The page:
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Mac O’Moodus Comic Approaches 25th Anniversary

By Meghan Peterson

(September 12, 2023) — An artistic dynamo and comic creator-extraordinaire, Roger Straub is equal parts visionary artist and wry humorist. Straub also just so happens to be local – very local: right here in Higganum.

The gregarious personality behind the Mac O’Moodus comic, (which regularly appears in Haddam Killingworth News), Straub is as down to earth as he is deeply invested and expertly engaged in his craft: that is, art vis-à-vis the lively cartoon known as Mac O’Moodus.

This author recently spoke with Roger as well as toured his studio space in which the Mac O’Moodus comic finds life and vibrancy week after week.

Before we get to the creation and character of Mac, however, there is the creator: Roger Straub (shown above in his studio). How did all of this begin?

Well, in the beginning, there was…

A young boy who spent his summers growing up at his grandmother’s cottage in Moodus. It was this location, this home of boyhood memories, that would provide the crucial backdrop for the yet-to-be Mac O’Moodus.

In order to pursue his passion for art and hone his growing artistry, Roger attended the University of Bridgeport, went on to become an art teacher for decades (teaching at Cheshire Academy as well as within the New London schools). Upon retiring and hanging up his teaching hat, he took to showcasing some of his art – namely, black and white portrait studies in a vintage Victorian style. One gallery art show in particular proved fateful.

In October 1998, Roger was showcasing the portrait studies at the now-closed Camp Gallery in Moodus. After the crowd of spectators had gone home, one individual lingered and gave no indication of leaving. After intently looking at the art, this individual introduced himself to Roger as Leland Morgan, owner and publisher of The Trumpeter. Roger was given a job offer on the spot. Leland wanted Roger to be art editor at The Trumpeter. Of course, Roger accepted.

One year later, Leland had another suggestion/offer for Roger: develop a comic for the paper. Again, Roger accepted. Fortuitously, Roger already had developed a character for a class during his college days. The primary task looming over the newly-minted Trumpeter art editor-comic creator was deceptively basic: assign the character a name.

Time came and went. Roger did not yet have a name for his creation. Three weeks before the comic’s debut in the paper. Two weeks out. The clock was ticking.

One evening, as the clock continued to tick, an idea arose. He had flashbacks to his grandmother’s home – that sweet home of memories (a place that continues to be a part of Roger’s life) in Moodus. With his keen love for plays on words and language, Roger had a light bulb moment: the character would be named Mac, because he appreciates pithy, concise, short names and manner of speaking. In addition, Mac would hail from Moodus. Being somewhat of an etymologist (not to be confused with an entomologist!), Roger wanted to incorporate the native Indian roots of the Moodus appellation (Machimoodus). Hence was born Mac O’Moodus.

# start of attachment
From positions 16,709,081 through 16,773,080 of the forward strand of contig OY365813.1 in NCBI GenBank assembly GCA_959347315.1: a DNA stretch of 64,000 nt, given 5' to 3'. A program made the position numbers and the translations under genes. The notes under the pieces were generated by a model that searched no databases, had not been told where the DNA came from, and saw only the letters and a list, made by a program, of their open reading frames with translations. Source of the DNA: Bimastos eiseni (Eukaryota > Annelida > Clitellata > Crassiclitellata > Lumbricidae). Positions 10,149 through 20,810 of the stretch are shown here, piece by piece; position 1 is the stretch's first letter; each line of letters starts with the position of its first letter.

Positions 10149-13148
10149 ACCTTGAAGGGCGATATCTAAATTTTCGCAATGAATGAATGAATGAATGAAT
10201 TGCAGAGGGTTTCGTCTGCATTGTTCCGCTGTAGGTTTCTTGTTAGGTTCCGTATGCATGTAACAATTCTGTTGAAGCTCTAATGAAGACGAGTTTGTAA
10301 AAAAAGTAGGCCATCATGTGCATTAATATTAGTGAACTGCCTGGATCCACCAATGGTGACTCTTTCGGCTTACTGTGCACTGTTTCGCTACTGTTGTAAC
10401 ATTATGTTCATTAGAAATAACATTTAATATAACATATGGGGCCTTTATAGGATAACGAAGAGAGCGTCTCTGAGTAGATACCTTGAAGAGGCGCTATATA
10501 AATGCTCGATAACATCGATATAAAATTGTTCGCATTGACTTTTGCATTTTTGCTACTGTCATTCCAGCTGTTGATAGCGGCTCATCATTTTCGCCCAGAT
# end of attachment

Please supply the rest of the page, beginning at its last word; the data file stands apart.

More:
Who would Mac O’Moodus be exactly? He would be lovable and observant – among other traits. As Roger explains, “there are clear parameters and rules” for Mac. Namely, Roger decided that Mac would be a “mute character,” meaning that no word or thought bubbles would accompany Mac; and he would be a “hermit” of sorts – a solitary character, on occasion accompanied by animal characters (and in some instances, some of the cartoons comprise only animals or alien figures).

Why? Simple. Roger firmly believes that the comic art should speak and stand on its own. Roger does not want the words to “clutter the art.” The only text incorporated within Mac O’Moodus is the pithy – ah, concise – caption.

What would Mac look like? He would have orange-red hair like fire, a yellow coat reminiscent of the sun, blue pants evocative of water (Connecticut River, perhaps?), brown shoes to connote a sense of groundedness.

What is Roger’s artistic process? It consists of four concise steps – a concise process to match the concise personality of the artist:

Step 1. Lay the image out with pencil.

Step 2. Trace the image in ink.

Step 3. Erase all pencil lines.

Step 4. Color the image with Prismacolor® pencils.

As Mac O’Moodus approaches 25 years of existence in 2024, why does Roger keep creating Mac? According to Roger, “one of the reasons I do the comic” is because “the real news is so negative, it is so negatively-driven, if I can bring joy to some people…that is one of my big thrusts.”

In terms of future plans he has for Mac, first, Roger is committed to keeping Mac going. Second, he wants to generate and expand a merchandise/product component to Mac (Mac O’Moodus coffee mugs, anyone?). Third, Roger is seeking a fairly computer-savvy/tech-literate individual to assist him in his efforts to grow the comic’s “brand.”

And in recent news, Roger has added a feather to his accomplishment cap. He has been inducted into the Museum of Celebrated Cartoonists And Illustrators (MOCCAI).

For those who would like to explore more of Roger’s work, check out the gallery of all things Mac O’Moodus at redshedstudios.com. Roger also invites those who would like more information or who are interested in joining forces to assist in cultivating the Mac brand to drop him a note at rogstraub@sbcglobal.net or to give him a call at 860-345-4268.

Above all, Roger – and Mac – want you to find elements of playfulness and joyful comedy in art and life everywhere you go and in everything that you observe and do.

Photos by Meghan Peterson

 

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